info I contact
advertising
editorial schedule
acknowledgements
join the realtime email list
become a friend of realtime on facebook
follow realtime on twitter
donate

magazine  archive  features  rt profiler  realtimedance  mediaartarchive

contents

  

Bonemap: off centre, in balance

Gail Priest interviews Bonemap


Jim Denley, George Chua Kim Sen and Rebecca Youdell, Conflux Jim Denley, George Chua Kim Sen and Rebecca Youdell, Conflux
photo courtesy of The Cairns Post
Twenty-four hours drive north of Brisbane and 70km north west of Cairns, is Emerald End, homebase for interdisciplinary new media performance group Bonemap. As an urban individual it’s hard not to be fascinated by this choice of location; by the fact that you can drive that far north of Brisbane and still be on land, but more importantly by the implications and resonances of such remoteness for a contemporary arts practice. For Bonemap it’s the perfect situation for developing work that is interconnected, informed, and in itself an interpretive embodiment of place and environment.

Bonemap is Rebecca Youdell and Russell Milledge. Youdell is a choreographer and performer with a background in ballet, contemporary dance and movement practices such as Body Weather; Milledge, a new media designer and director, has a fine arts background. They formed Bonemap in 1999 to be a “hybrid mesh of live art, installation and new media.” Since its inception Bonemap has had residencies at Brisbane Powerhouse, The Australian Choreographic Centre, Tanks Arts Centre, Cairns and The Substation, Singapore 2001 (receiving the first interdisciplinary residency from the visual arts and performing arts panels of Asialink). Their work has appeared at festivals such as Experimentica 02 (Chapter Arts Centre, Wales), Worms Festival II (Plastique Kinetic Worms, Singapore), New Criteria (The Substation Singapore) and L’attitude 27.5 (Brisbane Powerhouse). They were also part of the first Time_Place_Space cross-disciplinary investigations at Charles Sturt University in 2002 (see RT 53). I met them in Brisbane where they’re working on their current investigation, Bridge Song.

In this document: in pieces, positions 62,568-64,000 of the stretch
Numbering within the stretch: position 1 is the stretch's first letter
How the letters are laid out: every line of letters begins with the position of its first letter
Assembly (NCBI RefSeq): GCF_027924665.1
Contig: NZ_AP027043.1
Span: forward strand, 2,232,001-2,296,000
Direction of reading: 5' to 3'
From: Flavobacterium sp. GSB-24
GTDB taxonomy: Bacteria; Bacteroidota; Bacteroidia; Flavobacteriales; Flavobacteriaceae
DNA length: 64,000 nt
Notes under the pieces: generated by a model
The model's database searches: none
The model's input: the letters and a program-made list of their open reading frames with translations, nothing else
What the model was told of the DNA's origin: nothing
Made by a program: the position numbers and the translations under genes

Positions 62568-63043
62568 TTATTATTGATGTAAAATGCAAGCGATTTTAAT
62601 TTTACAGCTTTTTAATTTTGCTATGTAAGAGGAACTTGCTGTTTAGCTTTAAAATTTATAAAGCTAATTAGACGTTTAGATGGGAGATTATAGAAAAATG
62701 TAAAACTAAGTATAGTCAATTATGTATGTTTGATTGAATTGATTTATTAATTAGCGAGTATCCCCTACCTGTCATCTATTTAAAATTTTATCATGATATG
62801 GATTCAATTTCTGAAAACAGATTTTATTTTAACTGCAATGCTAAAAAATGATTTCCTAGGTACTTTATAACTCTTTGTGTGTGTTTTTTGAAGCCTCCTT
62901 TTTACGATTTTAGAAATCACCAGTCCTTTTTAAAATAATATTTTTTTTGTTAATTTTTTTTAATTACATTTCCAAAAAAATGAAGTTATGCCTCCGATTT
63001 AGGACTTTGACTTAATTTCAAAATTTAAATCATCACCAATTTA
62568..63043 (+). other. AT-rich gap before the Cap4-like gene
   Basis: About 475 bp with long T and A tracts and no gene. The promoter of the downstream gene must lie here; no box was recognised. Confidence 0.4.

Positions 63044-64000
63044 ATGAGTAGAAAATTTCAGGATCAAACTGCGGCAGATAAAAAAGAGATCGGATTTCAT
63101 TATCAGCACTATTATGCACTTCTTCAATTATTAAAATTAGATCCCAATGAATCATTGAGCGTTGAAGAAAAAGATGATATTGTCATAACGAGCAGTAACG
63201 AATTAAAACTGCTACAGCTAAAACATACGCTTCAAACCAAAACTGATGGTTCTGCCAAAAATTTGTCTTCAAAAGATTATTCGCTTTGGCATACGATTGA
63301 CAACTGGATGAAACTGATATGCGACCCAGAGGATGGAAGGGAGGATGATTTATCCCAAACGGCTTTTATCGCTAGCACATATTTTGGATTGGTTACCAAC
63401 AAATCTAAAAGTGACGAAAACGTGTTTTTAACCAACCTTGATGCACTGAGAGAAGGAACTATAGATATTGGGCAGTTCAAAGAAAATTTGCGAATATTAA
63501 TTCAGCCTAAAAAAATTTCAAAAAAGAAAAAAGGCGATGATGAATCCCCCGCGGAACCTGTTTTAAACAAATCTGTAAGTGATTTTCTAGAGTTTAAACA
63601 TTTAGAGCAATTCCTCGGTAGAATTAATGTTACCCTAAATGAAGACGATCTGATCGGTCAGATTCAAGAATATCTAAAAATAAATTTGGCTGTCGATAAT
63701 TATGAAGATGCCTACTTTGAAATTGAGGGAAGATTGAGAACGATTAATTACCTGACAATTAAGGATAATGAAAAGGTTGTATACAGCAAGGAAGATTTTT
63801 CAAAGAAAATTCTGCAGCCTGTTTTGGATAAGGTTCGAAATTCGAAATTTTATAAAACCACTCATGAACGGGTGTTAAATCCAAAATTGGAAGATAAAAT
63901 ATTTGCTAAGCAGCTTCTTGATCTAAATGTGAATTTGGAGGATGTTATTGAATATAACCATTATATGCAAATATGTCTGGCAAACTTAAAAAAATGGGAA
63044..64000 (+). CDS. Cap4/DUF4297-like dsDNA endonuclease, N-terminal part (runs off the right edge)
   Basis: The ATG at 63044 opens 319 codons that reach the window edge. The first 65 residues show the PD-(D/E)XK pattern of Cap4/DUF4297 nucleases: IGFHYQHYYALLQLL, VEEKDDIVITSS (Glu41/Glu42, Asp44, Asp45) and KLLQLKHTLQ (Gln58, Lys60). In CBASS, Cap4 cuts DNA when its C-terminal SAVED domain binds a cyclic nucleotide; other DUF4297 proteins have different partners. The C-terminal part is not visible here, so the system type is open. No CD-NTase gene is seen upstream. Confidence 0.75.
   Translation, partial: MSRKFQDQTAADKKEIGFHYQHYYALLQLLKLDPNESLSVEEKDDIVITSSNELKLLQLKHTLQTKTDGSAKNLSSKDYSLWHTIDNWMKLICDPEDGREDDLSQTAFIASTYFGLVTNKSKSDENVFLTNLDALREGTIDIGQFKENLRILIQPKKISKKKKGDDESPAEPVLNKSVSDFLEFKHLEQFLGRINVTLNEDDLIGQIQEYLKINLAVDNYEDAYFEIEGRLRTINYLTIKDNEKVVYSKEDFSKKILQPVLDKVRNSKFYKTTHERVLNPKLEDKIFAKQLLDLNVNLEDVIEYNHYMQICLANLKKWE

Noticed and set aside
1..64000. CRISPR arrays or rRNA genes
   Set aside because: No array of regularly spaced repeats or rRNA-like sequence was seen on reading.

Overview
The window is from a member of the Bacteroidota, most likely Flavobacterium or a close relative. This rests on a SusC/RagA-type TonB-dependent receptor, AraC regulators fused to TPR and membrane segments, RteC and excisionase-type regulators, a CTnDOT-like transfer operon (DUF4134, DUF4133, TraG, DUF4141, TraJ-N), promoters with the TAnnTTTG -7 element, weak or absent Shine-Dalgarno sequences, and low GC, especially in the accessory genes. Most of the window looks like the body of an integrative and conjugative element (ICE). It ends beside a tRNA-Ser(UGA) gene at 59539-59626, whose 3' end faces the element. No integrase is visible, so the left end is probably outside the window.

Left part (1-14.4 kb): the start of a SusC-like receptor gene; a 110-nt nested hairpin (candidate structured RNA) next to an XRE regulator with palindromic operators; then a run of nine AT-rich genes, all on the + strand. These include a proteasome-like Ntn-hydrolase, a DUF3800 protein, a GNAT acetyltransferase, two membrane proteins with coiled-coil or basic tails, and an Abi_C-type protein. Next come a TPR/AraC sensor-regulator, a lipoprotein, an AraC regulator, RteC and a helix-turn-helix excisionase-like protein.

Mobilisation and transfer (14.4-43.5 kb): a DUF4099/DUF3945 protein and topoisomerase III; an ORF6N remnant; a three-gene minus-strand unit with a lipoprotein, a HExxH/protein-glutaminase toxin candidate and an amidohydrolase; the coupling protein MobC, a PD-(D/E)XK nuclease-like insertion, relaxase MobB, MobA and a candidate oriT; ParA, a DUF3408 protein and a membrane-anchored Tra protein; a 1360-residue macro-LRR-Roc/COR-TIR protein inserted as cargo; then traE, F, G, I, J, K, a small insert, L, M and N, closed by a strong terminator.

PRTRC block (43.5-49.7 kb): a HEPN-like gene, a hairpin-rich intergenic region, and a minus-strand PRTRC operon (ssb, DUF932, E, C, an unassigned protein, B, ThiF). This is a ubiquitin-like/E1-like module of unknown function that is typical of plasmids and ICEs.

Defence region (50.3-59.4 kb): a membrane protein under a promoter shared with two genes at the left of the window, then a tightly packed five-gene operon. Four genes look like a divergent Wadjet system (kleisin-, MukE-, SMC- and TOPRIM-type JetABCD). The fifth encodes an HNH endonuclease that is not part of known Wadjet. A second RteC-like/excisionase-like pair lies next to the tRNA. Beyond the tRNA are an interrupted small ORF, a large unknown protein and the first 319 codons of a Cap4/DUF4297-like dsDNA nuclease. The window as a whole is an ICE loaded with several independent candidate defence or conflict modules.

Inspired by Brisbane’s legendary Story Bridge, this work is an exploration of interconnectedness, of the impact of the environment on flesh. Milledge describes it as an intimate work for solo musician, dancer and projection design. Much of Bonemap’s work has a site-specific outcome, but Bridge Song will take place in the Judith Wright Centre theatre. Milledge says this is a conscious move to develop a stronger audience base in Brisbane. However they have conducted extensive research on the bridge through site-based performative explorations, filming and sampling of the bridge and its environs. The work has grown from their urban/rural spatial dislocations and an investigation of architectural iconography. Milledge says, “the transition from a kind of remote rural working environment to an urban environment is about the different sense of space and it’s not something easily put into words. It’s a perceptive, cognitive thing. There’s an awareness developed in open space that’s compressed in an urban environment. One thing we were wanting to do was look at an urban location and overlay our perception of space.”